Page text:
Johnny Brown, Good Times’ Bookman, dead at 84


by Lee Dixon, | Johnny Brown, the multitalented actor, comedian, and musician best known for his role as Nathan Bookman, the building supervisor on the popular ’70s sitcom Good Times, has died at the age of 84.  His daughter, actress Sharon Catherine Brown, confirmed the news on Instagram:

“Our family is devastated. Devastated. Devastated. Beyond heartbroken. Barely able to breathe. We respectfully ask for privacy at this time because we need a minute to process the unthinkable,” she expressed.

“It’s too terrible. It will never not be. It’s a shock. He was literally snatched out of our lives. It’s not real for us yet. So there will be more to say but not now. Dad was the absolute best. We love him so very much.”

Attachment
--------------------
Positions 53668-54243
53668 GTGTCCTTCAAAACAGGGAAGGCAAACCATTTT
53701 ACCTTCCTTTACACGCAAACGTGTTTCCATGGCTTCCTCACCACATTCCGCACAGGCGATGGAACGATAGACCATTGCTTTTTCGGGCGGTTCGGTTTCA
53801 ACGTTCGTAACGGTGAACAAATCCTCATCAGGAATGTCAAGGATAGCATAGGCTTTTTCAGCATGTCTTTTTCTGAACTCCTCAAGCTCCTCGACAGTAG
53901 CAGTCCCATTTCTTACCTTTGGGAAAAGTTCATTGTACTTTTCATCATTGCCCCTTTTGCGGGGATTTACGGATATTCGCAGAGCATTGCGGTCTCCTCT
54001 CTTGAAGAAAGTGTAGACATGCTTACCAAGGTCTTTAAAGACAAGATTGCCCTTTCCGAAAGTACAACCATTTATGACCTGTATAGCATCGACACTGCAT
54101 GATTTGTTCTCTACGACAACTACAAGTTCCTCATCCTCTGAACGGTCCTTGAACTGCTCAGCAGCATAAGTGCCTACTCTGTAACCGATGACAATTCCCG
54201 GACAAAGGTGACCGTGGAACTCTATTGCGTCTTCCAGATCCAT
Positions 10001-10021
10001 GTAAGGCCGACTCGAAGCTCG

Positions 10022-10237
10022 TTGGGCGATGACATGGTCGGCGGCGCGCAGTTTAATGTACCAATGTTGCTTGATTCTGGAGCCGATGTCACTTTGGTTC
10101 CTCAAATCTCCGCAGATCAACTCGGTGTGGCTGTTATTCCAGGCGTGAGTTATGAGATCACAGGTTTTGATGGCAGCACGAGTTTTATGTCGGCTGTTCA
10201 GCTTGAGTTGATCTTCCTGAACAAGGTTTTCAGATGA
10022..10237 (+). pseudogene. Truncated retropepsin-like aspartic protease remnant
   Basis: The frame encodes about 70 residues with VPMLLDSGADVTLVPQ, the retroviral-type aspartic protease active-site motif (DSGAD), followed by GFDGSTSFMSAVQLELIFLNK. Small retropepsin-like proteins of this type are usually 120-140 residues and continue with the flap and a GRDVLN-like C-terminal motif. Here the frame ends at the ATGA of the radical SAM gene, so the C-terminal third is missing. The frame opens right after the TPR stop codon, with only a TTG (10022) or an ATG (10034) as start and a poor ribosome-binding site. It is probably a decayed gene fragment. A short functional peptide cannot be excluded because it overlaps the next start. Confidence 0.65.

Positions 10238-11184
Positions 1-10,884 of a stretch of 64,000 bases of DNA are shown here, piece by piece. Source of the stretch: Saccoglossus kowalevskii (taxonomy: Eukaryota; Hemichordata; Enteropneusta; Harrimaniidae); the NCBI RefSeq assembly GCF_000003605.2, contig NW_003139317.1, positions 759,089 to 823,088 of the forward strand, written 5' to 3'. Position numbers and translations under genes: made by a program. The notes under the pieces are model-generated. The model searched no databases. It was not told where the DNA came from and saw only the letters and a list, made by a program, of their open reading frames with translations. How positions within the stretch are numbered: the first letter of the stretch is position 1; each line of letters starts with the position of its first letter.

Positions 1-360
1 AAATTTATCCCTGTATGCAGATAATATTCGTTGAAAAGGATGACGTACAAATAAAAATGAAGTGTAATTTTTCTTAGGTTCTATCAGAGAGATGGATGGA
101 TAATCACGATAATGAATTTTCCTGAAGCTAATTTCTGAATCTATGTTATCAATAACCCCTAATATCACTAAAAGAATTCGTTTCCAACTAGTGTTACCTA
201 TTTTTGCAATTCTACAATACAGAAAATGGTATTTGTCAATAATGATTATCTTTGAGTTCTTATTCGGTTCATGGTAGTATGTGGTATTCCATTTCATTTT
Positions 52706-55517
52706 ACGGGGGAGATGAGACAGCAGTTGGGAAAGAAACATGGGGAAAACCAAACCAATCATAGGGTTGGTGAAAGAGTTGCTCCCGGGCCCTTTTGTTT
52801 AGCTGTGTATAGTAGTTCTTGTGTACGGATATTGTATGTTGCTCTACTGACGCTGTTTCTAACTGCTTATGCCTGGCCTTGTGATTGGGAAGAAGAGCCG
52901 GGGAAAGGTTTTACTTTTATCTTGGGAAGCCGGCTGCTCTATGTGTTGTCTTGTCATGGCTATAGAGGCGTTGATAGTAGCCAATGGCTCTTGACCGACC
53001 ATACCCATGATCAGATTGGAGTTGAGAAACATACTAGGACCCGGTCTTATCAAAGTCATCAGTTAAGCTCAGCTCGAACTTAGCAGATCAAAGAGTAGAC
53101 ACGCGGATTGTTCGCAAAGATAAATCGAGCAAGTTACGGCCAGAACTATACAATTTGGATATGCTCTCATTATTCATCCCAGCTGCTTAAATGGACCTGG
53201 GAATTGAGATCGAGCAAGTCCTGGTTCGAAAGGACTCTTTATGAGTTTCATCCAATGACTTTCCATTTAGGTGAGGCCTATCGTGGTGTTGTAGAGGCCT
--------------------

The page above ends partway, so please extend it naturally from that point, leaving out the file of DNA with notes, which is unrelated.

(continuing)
Brown, who was born June 11, 1937 in St. Petersburg, Florida, had numerous performing credits to his name.  He was a nightclub and stage performer who early on established a name for himself in the Broadway musical Golden Boy, starring Sammy Davis, Jr.  He played the part of ‘Ronnie,’ and was featured as the lead in the iconic  “Don’t Forget 127th Street”.

Brown excelled as a comic actor who appeared on other television shows including Flip Wilson Show, The Jeffersons, Family Matters, Archie Bunker’s Place, and Martin. He was also a regular cast member of the television series Laugh-in.  

Brown’s film credits include appearances in Life (1999), the critically acclaimed film starring Eddie Murphy and Martin Lawrence, where he played the part of  Blind Reverend Clay; The Out of Towners (1970), in the role of Walter; and The Old Negro Space Program (2004), where he appeared as Wallace ‘Suitcase’ Jefferson

He will always be remembered for his huge smile, and easy comic style. 

In 1997, Johnny contributed to the introduction of the compilation album called Comedy Stew: The Best of Redd Foxx, and in it he tells how the role of Lamont in Sanford and Son had been first offered to him, but because of his prior commitment to Laugh-In he could not accept, leading producer Norman Lear to give the role to Demond Wilson instead.

No cause of death was given.